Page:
Image by elizabeth lies


Cagla Su Isbilen

Before you start reading this article, I want you to think about your day. What have you done so far? How productive were you today? I’m guessing the answer will be “Not much” for the majority, because truthfully, we are never as productive as we’d like to be. The funny thing about this is the fact that we all know it, yet we struggle to accept it. Of course, the fact that we are constantly bombarded with the images of people making the most of their day does not help this situation. Have you seen the banana bread your best friend made? It looked delicious, what a shame you couldn’t take up baking. Are you not working out regularly like your cousin? Too bad, because he’s improving himself and you’re not. These kinds of social comparisons come naturally as you scroll down your social media feed; we are our own worst critics after all. Regardless, seeing these posts when you have barely got up from the couch the whole afternoon leaves you with an inevitably bitter feeling. Well, I’m here to tell you that it shouldn’t.

The “Hustle” culture has especially found its niche in the quarantine days, where we spend an entire day at home. In the beginning, staying at home and not commuting to work or school meant extra time for ourselves, the time that we could use to finally do that one thing we’ve been putting off for the longest time. Some of us really did put that extra time to use, they baked or exercised or got work done. Some of us didn’t, and contrary to the popular belief, that is also equally praiseworthy. There is this predominantly millennial idea that every nanosecond of our lives should be productive. Taking time off is looked down upon, almost a sin. The endless stream of viral workout challenges or how-to guides constantly thrown at us on different social media channels these days are just a reflection of that. This “hustle or you’re a failure” concept has ruled our lives for so long that we have forgotten the joy of stopping and recharging ourselves. These days we spend in our homes could very well be days of some light reading, catching up on a TV show or spending time with our loved ones. We are allowed to have days that pass us by, days that we just stop and look around, with no concern to make something of it. Just think about it, how logical is it to expect ourselves to make each day productive? How can we be productive every day, if we don’t stop and breathe every once in a while?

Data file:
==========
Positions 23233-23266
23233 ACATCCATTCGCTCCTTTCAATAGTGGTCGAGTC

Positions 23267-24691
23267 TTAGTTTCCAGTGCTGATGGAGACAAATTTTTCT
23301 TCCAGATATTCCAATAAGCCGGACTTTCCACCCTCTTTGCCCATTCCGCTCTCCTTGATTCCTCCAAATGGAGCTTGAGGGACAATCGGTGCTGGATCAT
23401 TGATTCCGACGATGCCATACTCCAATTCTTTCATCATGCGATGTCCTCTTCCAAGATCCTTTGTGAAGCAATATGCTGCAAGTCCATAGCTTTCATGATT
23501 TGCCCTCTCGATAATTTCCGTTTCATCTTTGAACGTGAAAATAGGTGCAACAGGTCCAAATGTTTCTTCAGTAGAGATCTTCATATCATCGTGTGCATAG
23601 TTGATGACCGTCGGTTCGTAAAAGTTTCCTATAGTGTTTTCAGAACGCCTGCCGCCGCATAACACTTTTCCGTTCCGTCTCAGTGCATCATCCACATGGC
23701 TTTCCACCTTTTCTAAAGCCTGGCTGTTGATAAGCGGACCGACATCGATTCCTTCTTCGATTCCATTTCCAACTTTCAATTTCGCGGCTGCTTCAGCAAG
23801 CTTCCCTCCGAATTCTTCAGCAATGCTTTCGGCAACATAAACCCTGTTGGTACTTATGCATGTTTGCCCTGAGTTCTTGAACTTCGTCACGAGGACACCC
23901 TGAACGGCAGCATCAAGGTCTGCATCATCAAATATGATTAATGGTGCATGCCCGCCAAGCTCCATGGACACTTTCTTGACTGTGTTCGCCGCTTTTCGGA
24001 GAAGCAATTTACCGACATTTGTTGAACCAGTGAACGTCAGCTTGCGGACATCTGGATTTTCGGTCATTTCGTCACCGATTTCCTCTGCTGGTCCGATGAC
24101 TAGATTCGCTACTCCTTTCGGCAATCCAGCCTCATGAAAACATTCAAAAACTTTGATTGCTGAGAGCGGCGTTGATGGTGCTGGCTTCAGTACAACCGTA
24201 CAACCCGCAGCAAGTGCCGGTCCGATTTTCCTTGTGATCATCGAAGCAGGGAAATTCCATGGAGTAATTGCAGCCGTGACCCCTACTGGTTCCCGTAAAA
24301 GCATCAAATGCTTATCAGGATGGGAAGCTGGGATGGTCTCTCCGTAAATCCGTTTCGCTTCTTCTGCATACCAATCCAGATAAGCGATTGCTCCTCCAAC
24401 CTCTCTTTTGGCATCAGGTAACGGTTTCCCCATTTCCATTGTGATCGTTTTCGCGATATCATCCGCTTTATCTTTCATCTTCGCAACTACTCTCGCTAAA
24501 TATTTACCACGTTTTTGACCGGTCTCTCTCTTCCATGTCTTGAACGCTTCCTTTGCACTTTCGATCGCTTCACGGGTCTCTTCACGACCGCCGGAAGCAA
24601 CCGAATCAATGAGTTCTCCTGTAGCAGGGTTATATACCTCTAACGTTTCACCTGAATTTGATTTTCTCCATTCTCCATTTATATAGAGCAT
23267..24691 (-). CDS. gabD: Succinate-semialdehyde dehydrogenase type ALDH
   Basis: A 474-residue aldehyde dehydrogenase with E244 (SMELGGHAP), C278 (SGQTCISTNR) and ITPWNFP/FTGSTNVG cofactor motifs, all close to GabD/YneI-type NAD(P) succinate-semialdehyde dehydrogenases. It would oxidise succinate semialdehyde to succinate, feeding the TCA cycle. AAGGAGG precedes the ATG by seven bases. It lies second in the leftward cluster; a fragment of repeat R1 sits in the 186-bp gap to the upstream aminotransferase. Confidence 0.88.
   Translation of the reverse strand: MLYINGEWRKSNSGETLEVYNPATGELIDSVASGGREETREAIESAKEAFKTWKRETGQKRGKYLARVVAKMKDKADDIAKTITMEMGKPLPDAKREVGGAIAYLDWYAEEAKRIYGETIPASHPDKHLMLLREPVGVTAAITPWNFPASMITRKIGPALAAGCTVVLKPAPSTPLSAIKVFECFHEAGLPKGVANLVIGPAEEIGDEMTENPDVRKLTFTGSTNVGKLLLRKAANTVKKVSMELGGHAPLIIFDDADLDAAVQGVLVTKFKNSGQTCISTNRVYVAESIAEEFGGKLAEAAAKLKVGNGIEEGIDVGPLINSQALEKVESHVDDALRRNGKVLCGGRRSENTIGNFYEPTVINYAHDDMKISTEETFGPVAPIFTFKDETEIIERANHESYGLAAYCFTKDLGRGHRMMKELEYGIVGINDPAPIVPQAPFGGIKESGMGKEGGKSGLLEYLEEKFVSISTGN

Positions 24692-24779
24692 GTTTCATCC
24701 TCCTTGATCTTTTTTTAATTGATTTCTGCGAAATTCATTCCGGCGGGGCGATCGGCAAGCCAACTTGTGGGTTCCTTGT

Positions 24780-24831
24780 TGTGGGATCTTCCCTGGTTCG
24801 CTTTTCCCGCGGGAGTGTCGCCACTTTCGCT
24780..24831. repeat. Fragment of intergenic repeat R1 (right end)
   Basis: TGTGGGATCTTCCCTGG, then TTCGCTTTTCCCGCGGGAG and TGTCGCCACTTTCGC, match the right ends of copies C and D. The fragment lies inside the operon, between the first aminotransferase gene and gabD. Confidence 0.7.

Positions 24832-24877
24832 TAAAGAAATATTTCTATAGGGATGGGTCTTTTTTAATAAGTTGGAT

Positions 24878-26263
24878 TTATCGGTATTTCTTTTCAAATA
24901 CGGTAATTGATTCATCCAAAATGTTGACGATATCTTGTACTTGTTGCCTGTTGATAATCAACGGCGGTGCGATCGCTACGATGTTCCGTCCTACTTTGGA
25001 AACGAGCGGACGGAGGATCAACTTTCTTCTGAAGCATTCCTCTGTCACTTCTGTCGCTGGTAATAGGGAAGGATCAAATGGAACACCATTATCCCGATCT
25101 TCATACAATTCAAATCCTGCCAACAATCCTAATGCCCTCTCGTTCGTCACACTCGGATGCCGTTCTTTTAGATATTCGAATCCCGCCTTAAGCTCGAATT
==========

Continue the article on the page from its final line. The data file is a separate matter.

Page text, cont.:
The truth is, we are currently experiencing a global pandemic. It’s something many of us thought we’d never seen in our lifetime. It’s new, unexpected and grim. Our attention is already divided between many things just because our routines are interrupted. On top of that, we are focusing on yet another factor to stress about, whether we are being productive or not, just because people on social media seem to be so. What we need to do is to remind ourselves every now and then that it’s okay to be lazy sometimes. It’s okay to indulge yourself in the things you love, without the worry of getting things done that day.

Remember that what we are not on familiar territory here, that we are all figuring this quarantine thing out as we go. There is no need to stress about one more thing, when we already have plenty for that. You can work, study or exercise when you want to, and if you want to. If you are productive, that’s great. If you’re not, that’s great too. These are odd times after all, so take it easy on yourself.